Researchers at University College Dublin have identified biomarkers strongly associated with the survival of patients with skin cancer.
The discovery could help doctors trying to decide how to treat different forms of melanoma.
The research was carried out in collaboration with UCD spin-out firm OncoMark and the Spanish-based Bellvitge Biomedical Research Institute.
It involved looking at the most life-threatening form of skin cancer, called cutaneous melanoma, for which there are few diagnostic tests available to help doctors figure out how advanced the illness is.
Instead the clinicians use basic diagnostic methods, like measuring the thickness of the tumour, when trying to figure out how far the cancer has developed.
The scientists produced maps of how the function of genes is altered by a natural chemical process known as methylation.
In particular they looked at three stages of the tumour development, from benign to malignant to metastatic melanoma.
The maps shine a spotlight on the process through which these cancer cells grow and spread as chromosomes change.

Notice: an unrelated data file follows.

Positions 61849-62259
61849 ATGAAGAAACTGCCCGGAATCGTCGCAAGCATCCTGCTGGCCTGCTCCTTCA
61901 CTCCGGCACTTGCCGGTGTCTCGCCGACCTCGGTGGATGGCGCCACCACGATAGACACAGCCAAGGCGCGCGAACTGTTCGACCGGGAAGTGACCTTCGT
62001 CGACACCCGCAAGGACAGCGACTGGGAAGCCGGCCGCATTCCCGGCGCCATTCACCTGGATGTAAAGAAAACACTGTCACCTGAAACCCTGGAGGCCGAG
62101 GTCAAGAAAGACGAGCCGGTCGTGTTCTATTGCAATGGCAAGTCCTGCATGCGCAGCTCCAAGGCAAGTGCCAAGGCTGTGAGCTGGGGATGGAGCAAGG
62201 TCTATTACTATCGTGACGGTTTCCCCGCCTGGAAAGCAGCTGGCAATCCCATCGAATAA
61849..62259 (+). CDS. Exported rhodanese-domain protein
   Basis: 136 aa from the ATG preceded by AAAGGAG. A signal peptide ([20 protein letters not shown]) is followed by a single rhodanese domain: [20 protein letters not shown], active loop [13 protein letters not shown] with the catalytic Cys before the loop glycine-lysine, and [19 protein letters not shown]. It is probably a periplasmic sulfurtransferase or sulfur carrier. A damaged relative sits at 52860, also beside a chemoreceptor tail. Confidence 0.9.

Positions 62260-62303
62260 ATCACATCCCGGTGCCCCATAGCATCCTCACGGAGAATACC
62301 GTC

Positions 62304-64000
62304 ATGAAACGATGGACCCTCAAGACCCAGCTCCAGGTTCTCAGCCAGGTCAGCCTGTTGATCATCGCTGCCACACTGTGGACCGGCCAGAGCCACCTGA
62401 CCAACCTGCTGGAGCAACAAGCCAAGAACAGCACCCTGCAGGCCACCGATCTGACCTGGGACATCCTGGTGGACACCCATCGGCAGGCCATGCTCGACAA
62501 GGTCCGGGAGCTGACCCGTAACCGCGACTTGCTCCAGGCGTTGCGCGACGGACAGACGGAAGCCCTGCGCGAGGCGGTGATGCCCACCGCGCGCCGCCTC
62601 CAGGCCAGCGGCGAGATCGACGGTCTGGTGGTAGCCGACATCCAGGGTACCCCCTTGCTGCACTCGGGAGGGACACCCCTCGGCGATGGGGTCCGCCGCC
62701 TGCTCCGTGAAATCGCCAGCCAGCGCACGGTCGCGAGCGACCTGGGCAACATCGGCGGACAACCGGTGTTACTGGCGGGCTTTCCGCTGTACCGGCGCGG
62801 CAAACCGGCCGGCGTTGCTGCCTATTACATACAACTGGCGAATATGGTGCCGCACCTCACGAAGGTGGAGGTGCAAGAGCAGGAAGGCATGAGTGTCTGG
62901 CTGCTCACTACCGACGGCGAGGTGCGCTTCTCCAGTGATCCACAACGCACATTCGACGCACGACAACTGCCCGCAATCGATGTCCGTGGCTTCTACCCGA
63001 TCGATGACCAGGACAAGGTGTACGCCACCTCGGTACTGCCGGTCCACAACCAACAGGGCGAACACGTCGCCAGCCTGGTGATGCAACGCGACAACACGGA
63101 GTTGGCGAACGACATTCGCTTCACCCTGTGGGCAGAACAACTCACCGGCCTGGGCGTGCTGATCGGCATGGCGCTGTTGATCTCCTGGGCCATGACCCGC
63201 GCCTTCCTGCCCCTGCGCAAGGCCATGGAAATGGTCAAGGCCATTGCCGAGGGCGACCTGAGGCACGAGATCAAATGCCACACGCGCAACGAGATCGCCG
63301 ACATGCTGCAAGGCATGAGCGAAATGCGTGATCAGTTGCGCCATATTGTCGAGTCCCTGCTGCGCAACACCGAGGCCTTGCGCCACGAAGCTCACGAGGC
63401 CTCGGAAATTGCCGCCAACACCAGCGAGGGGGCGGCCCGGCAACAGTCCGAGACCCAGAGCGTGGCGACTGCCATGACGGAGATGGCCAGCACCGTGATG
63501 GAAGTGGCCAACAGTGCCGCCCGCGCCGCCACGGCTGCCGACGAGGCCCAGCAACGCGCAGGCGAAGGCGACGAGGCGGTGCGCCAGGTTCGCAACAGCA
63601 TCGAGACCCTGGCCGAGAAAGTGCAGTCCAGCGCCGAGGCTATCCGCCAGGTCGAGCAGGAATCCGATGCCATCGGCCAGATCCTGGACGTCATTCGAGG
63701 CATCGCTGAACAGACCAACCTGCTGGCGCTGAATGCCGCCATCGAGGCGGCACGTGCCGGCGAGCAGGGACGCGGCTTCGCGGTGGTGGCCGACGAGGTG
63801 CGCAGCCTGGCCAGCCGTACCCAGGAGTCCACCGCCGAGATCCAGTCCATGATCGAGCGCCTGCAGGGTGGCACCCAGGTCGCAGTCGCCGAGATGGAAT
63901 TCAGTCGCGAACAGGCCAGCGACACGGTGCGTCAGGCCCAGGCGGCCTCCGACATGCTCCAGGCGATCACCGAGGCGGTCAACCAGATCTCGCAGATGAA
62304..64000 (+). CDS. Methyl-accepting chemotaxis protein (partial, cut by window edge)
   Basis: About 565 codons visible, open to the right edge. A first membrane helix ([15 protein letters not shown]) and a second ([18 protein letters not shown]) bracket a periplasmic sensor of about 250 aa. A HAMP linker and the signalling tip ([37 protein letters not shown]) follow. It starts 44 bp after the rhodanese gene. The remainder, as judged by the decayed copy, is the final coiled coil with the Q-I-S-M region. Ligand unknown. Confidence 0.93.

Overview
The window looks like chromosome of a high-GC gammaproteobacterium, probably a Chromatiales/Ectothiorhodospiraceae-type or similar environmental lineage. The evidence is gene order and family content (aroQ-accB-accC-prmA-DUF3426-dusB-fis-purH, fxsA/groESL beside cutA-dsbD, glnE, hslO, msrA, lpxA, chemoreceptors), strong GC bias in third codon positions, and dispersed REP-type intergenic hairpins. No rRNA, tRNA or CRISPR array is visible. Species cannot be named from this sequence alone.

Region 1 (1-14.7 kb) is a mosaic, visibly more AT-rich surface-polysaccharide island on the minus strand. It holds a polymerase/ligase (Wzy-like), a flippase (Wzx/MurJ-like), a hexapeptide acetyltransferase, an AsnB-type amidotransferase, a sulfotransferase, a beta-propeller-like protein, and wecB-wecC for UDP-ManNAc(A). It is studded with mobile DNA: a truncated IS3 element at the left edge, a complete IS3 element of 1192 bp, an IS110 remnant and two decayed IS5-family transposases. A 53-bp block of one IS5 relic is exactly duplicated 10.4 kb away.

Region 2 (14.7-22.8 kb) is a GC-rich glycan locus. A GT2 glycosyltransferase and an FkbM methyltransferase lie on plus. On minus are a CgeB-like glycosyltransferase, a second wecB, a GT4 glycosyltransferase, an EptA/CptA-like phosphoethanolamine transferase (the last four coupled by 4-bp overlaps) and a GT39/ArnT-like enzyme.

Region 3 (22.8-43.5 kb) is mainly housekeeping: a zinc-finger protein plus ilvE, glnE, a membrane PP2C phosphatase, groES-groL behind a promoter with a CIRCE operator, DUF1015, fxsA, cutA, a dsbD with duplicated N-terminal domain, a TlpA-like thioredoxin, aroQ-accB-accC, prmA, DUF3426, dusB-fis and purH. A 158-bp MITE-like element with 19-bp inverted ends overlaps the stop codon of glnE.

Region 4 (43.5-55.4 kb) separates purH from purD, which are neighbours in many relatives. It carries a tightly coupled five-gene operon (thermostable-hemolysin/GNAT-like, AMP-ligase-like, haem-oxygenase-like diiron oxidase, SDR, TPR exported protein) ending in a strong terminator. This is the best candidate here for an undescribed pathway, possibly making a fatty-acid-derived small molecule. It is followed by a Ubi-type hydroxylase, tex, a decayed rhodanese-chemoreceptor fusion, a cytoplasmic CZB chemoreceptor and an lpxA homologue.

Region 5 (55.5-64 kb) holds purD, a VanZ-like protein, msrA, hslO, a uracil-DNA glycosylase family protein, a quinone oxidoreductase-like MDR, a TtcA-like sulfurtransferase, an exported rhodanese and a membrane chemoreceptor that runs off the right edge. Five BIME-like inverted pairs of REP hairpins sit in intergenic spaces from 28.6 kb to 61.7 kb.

"They may provide clinicians with a powerful tool to stratify patients who have benign versus more aggressive tumour types and allow them to tailor treatment accordingly," said Professor William Gallagher, UCD Professor of Cancer Biology at the UCD Conway Institute and Chief Scientific Officer at OncoMark.
"In this epigenomic melanoma study, we establish novel biomarkers to identify patients with good prognosis that do not necessarily need to undergo aggressive and expensive therapies," said Dr Jasper Wooters, first author of the study published in BMC Medicine.
"Importantly, some of these biomarkers can potentially be assessed non-invasively, using cell-free DNA in the serum of patients."